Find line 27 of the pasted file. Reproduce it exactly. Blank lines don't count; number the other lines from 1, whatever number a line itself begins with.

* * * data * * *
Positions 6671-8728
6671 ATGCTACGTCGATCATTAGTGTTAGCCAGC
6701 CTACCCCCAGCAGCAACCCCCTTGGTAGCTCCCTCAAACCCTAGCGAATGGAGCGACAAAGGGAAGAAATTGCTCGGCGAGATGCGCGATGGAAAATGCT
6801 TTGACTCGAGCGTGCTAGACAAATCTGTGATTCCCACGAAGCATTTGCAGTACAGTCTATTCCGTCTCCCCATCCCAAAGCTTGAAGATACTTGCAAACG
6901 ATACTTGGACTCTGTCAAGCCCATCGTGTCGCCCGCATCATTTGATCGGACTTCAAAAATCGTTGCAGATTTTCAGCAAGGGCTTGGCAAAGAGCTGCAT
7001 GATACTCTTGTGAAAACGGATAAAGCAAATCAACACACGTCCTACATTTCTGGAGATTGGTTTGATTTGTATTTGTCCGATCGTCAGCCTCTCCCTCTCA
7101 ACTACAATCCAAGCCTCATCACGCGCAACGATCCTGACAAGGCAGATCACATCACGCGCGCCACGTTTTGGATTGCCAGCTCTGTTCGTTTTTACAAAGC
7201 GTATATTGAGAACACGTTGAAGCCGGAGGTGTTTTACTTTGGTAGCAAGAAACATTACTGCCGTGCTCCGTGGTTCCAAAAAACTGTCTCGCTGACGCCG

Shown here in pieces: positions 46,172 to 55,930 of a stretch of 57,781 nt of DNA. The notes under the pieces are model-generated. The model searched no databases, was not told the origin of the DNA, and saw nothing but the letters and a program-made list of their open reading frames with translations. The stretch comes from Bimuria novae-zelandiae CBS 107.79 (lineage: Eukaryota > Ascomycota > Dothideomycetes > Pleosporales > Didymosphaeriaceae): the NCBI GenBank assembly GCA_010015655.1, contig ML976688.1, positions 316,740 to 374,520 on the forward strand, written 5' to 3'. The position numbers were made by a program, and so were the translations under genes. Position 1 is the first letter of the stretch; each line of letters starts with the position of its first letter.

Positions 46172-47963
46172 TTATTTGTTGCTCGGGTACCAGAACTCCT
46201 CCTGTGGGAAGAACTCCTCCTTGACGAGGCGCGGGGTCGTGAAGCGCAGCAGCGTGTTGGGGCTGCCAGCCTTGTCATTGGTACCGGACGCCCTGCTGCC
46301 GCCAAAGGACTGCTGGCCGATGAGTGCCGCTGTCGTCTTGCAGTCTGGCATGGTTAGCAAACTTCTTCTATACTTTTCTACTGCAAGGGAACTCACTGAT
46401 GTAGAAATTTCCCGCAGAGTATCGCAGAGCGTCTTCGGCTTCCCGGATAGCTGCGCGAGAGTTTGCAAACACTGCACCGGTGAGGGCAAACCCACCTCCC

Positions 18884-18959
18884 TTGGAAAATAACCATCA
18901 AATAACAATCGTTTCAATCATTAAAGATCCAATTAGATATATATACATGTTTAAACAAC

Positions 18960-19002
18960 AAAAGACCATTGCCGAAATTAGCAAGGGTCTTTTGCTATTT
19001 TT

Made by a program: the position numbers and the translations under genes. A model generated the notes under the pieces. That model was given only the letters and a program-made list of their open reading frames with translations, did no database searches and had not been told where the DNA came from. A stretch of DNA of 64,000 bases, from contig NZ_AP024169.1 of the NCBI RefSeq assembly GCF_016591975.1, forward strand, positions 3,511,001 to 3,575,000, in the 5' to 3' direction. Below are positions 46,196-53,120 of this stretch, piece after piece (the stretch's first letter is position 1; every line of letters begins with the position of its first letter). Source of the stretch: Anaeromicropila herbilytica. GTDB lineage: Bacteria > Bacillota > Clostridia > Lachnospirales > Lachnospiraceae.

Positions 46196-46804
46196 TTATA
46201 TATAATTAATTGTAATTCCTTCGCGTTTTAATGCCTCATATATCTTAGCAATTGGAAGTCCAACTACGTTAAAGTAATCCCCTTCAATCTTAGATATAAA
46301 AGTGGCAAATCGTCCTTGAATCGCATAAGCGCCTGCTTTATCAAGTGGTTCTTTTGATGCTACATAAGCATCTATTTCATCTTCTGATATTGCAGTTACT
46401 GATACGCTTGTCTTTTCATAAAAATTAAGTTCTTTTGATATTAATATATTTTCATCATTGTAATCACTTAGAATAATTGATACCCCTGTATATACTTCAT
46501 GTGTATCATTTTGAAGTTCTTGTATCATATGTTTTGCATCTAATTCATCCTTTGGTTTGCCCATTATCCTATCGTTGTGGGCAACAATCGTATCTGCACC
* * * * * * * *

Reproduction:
46501 GTGTATCATTTTGAAGTTCTTGTATCATATGTTTTGCATCTAATTCATCCTTTGGTTTGCCCATTATCCTATCGTTGTGGGCAACAATCGTATCTGCACC